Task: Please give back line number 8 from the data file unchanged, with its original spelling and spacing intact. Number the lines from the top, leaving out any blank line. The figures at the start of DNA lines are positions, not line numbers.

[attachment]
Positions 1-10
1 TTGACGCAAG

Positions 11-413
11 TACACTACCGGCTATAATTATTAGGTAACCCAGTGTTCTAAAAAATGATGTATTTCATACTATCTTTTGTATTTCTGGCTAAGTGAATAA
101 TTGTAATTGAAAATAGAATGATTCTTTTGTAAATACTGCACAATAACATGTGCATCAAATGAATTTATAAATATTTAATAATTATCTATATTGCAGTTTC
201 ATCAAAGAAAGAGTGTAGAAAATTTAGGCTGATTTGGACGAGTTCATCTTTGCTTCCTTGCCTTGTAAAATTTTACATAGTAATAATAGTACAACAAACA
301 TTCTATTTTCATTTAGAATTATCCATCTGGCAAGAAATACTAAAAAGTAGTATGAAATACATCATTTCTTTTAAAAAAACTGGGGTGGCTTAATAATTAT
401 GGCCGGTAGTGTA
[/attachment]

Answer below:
401 GGCCGGTAGTGTA